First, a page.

Our recent journey of effectively de-churching has led us to question pretty much every aspect of our faith and how that affects our day-to-day lives. This post is going to be part of a series on the fundamentals of our faith. Our first fundamental is prayer; what is it, why is it important?
I remember a chorus I learned when I was younger that claimed that prayer “is like a telephone for us to talk to Jesus”. I always found it a little trite; prayer is supposed to be more than that, more close, more intimate. But here’s what struck me recently, prayer changes as we move along the journey of faith. It changes purpose, meaning and method, but sometimes it is like a phone!
The journey of faith starts when we start to think about faith. Do I or don’t I believe? Is there a God? What does he want with me? In these early steps prayer is like a long-distance telephone call, one where our receiver doesn't always work very well. We take the tentative steps of reaching out to a God we are yet distant from to see if he will reach back. Perhaps it is less like a telephone call than a letter that can only be answered by a very short telegram (or to put it in modern parlance, half a tweet!).
This journey of faith doesn't take us along some cheery, easy-going yellow-brick road, but on a series of tough climbs and gaping chasms. As we make each leap of faith we get a little closer to knowing God, and as we do we become a little more keen to listen to our new friend and to do the things he wants us to do. Our conversations are still quite selfish, we spend a lot of the time asking for what we want and listen to maybe a quarter of what God has to say to us.
Our early “phone” conversations are very formal, the way we might phone a business or someone in authority, but it changes over time, it has to.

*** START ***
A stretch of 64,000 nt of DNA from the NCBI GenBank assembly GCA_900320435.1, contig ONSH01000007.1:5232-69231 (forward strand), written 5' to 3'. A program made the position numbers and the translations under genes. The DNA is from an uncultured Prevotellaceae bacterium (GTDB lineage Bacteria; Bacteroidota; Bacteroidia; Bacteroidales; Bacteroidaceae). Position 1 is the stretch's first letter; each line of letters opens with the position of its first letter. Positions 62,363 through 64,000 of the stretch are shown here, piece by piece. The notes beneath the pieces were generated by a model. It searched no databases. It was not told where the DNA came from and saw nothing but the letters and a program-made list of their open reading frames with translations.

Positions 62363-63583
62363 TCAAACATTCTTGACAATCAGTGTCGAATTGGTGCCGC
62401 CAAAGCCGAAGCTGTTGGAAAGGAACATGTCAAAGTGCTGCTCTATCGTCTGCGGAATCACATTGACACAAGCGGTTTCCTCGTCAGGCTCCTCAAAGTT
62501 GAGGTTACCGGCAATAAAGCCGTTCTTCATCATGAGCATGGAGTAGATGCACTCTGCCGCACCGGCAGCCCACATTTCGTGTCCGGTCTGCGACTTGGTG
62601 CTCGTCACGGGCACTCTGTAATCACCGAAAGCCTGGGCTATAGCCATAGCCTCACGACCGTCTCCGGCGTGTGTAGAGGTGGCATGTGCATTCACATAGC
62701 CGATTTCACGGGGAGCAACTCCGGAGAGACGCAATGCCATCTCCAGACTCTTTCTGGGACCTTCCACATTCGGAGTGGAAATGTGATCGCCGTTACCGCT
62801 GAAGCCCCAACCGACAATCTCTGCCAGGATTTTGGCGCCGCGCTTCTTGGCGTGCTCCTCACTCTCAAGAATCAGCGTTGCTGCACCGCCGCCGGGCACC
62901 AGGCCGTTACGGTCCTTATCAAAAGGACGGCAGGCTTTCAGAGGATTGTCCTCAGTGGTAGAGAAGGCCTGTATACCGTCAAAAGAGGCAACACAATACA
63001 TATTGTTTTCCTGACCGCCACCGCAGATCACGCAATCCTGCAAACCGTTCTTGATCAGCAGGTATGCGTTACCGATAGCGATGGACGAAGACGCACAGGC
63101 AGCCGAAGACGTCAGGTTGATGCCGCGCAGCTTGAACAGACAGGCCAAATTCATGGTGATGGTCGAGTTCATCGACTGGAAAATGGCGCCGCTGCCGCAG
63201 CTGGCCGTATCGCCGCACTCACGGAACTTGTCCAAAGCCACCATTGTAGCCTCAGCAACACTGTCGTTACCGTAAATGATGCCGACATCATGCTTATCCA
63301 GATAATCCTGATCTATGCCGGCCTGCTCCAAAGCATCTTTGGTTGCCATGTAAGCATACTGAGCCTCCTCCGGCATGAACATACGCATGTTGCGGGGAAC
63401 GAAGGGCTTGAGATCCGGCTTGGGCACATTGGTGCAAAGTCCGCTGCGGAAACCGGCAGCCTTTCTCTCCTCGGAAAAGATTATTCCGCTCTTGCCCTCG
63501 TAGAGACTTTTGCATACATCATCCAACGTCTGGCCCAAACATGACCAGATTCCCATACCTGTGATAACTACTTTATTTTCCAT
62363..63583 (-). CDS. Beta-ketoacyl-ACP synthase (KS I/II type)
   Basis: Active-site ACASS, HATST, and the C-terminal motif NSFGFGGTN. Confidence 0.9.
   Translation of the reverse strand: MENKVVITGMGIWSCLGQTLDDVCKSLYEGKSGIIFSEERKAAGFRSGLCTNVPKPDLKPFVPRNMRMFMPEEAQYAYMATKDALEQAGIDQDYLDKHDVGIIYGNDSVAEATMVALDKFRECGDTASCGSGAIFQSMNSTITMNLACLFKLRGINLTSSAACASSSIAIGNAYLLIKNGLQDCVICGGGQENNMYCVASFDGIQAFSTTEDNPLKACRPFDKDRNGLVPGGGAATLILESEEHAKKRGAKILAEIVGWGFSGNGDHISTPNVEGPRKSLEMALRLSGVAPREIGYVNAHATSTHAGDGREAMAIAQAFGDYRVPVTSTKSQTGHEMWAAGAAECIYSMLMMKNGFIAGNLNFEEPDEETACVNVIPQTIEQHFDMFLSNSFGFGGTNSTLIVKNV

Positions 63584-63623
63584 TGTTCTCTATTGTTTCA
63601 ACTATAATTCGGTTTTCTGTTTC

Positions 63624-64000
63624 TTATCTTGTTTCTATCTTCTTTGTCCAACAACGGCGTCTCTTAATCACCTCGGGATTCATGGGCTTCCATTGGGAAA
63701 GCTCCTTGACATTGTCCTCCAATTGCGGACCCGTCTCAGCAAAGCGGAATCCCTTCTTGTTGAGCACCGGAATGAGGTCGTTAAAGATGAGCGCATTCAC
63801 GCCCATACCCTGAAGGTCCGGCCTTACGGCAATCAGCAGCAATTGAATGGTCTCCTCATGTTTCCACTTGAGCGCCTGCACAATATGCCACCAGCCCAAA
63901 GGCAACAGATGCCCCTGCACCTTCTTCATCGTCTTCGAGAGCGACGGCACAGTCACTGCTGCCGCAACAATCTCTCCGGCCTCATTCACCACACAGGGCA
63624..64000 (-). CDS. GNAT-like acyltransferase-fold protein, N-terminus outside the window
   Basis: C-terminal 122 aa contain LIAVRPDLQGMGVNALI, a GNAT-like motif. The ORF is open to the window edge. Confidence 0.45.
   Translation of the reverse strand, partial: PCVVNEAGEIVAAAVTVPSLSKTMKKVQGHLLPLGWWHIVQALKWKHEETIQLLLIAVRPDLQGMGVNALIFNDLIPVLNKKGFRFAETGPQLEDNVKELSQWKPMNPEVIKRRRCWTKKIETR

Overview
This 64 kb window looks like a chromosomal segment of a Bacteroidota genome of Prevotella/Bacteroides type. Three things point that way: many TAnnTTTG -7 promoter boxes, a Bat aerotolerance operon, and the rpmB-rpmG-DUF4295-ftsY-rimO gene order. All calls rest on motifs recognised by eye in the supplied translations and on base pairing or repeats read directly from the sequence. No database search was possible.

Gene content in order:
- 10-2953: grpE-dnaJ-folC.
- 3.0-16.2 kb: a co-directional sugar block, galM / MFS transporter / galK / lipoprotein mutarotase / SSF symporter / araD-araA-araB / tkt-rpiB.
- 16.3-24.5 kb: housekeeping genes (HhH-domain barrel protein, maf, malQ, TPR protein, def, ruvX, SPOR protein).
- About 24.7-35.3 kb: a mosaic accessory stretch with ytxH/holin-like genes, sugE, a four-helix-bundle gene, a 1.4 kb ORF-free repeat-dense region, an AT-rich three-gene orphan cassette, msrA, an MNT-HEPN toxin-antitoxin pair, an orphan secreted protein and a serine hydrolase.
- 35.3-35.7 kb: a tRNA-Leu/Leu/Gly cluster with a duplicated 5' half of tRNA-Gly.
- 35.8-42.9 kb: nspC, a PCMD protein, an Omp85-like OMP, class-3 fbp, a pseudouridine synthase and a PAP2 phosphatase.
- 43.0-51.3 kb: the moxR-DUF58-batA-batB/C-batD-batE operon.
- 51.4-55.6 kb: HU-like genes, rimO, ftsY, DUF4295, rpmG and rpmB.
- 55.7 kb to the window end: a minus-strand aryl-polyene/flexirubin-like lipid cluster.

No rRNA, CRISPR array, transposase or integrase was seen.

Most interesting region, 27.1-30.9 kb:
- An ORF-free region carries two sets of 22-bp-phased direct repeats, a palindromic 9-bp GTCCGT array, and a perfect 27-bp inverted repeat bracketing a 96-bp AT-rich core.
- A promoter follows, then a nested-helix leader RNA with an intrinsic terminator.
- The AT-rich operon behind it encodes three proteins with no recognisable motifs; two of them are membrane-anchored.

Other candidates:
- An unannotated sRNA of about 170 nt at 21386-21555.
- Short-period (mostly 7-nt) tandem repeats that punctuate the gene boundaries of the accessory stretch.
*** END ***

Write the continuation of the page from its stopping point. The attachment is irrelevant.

I'm not always good at keeping in contact with my friends, but when I speak on the phone to my friends I can easily get into deep conversation, even if we haven’t spoken for ages. That’s what prayer has to become in us, a moment of connecting with God deeply, of listening to the other (sometimes more than we speak) and finding that you don’t want to stop and look forward to the next time. That’s something I've not got to yet, the thing is I don’t really know God all that well yet.
Often our church practices keep us far from God, it’s a side-effect of our paganised religiosity, not least the bizarre practice of calling Him by a vague title (capitalised to keep it distinct from other gods) rather than by His name. He has many names, I'm trying to find out what His name is for me and us at this point in our lives - and why not ask Him, rather than look somewhere else for the answer?
Prayer must be a conversation, a two way process of getting to know one another. God knows me, because of who He is, but He’s not intrusive (at least that’s what we’re led to believe) so a part of prayer has to be me telling Him about myself, opening up and sharing some intimacy with Him.
Although I enjoy partaking in the Nortumbrian Daily Office and I love the thought that I'm part of an unbroken chain, this is mostly a meditation for my own benefit. It is a time to allow me to refocus on God, to feel some rhythm to my faith, but it is not a two-way thing.
So basically, what I've been trying to say is that yes, prayer is definitely a fundamental, but the structured repetitive prayer we often use the most is not enough. Let’s use prayer to get to know our Father God.